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When the Trust was founded one of the earliest aspirations was to help establish a self-sustaining salmon population in the River Don, despite them being missing from these waters for over 200-years. The Industrial Revolution and the following centuries of heavy industry left our river system ecologically dead, with our rivers straightened, polluted and so obstructed with weirs it was near impossible for migratory fish to make the journey to and from the sea.

After huge improvements to water quality and salmon sightings in the lower Don around Doncaster in the 1990s, DCRT along with partners (including Yorkshire Water, Environment Agency, Canal and Rivers Trust, Sheffield City Council and Rotherham Council) set upon a journey to address the weirs on the River Don. Today, all barriers between Oughtibridge in Sheffield and the sea now have fish passes installed or have been removed.

There is still more to do. Although we are excited to see signs of salmon returning with DNA evidence and parr (baby salmon) sightings we still have a number of barriers to overcome before they can reach their original spawning grounds in the Pennines.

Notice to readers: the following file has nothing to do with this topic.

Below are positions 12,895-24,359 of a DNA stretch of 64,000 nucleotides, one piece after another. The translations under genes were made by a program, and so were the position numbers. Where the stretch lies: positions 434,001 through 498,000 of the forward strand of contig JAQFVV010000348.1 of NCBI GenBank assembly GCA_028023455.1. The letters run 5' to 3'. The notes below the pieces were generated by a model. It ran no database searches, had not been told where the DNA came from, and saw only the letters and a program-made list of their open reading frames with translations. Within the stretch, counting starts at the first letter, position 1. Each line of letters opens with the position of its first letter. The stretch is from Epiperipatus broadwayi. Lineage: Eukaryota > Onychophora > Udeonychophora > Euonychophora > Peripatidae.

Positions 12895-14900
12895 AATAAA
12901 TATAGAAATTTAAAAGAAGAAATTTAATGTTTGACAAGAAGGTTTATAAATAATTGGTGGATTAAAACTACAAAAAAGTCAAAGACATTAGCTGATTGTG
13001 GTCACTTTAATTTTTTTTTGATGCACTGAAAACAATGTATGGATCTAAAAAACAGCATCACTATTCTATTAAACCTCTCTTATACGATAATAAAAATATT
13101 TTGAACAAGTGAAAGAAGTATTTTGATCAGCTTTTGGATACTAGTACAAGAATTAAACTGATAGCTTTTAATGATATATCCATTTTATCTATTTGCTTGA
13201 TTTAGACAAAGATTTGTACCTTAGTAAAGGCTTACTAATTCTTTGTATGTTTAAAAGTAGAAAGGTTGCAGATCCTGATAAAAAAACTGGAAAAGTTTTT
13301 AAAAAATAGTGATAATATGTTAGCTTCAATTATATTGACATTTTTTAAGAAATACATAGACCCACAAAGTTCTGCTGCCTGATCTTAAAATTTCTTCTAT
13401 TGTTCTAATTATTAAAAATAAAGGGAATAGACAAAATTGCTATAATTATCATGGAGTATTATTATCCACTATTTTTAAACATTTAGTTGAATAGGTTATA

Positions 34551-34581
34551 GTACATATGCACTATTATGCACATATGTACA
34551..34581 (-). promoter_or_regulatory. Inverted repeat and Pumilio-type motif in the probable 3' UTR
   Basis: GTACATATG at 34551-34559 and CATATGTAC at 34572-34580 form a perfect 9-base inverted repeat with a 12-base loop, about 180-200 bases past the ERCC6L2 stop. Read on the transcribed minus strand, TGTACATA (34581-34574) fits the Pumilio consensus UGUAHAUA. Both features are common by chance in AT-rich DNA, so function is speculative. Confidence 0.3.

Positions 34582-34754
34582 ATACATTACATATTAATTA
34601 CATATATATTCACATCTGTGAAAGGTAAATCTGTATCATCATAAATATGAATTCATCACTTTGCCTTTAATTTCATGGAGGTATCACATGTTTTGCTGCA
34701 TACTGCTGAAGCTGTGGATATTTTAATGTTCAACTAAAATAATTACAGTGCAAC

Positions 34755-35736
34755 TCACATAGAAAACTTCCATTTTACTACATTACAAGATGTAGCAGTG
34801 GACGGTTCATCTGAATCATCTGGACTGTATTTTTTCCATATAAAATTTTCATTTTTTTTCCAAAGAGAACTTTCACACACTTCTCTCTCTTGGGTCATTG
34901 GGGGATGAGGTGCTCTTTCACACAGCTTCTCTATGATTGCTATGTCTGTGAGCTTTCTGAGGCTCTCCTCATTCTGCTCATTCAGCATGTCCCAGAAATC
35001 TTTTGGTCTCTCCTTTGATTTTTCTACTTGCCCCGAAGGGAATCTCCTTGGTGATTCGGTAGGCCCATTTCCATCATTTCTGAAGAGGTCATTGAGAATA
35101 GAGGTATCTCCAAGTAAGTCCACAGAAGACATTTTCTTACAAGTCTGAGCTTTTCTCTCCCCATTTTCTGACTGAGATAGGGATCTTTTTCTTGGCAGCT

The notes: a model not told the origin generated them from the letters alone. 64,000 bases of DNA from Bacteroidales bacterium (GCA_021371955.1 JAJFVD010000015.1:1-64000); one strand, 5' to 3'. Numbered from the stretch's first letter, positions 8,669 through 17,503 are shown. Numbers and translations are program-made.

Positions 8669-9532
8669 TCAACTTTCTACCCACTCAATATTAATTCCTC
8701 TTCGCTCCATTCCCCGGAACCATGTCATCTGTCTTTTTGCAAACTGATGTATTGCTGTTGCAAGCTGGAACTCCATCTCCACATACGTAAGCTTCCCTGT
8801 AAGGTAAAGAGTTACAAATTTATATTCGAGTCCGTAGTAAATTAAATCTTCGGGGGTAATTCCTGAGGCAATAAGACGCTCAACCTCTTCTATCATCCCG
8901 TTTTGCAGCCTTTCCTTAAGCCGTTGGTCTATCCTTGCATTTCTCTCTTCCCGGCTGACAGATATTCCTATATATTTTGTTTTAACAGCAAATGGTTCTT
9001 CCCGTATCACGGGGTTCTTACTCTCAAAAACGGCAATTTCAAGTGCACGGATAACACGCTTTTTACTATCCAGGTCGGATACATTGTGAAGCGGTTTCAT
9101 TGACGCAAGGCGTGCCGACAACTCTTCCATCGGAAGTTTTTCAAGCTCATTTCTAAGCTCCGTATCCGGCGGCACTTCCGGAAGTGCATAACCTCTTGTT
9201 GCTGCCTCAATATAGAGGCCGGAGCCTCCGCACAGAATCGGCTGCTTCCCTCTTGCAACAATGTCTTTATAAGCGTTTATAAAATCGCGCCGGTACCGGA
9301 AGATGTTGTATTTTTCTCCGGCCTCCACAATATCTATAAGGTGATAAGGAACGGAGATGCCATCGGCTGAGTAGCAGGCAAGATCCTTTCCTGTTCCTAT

Furthermore, we often talk about upstream migration of fish but downstream migration is less often spoken about. As smolts (salmon migrating from rivers to sea) make their way down river, weirs can commonly become barriers due to the shallowness of the weir crest and fish passes being unsuitable to move down. Weir ‘notching’ involves taking a small section out of the weir crest to aid downstream migration.

Masborough case study

In 2018, despite numerous fish passes having been built along the River Don there was still a major obstacle to overcome at Masborough Weir which would become the “gateway” for migratory fish.

Located in central Rotherham, Masborough Weir is a focal point for visitors using Forge Island and is necessary for supplying water to the Sheffield and South Yorkshire Canal. Although the weir is owned by the Canal and River Trust (CRT), this project benefitted from being delivered through a multi-organisation approach. Yorkshire Water, Environment Agency, Rotherham Metropolitan Borough Council and DCRT partnered-up with the Canal and River Trust which brought in funds, skills and expertise and saw the project delivered on-time and within budget whilst facing tightening the covid restrictions, high waters and floods we saw in 2020.

To celebrate this achievement DCRT worked with local creative writing charity Grimm and co to engage local children in story telling workshops.

 

 

 

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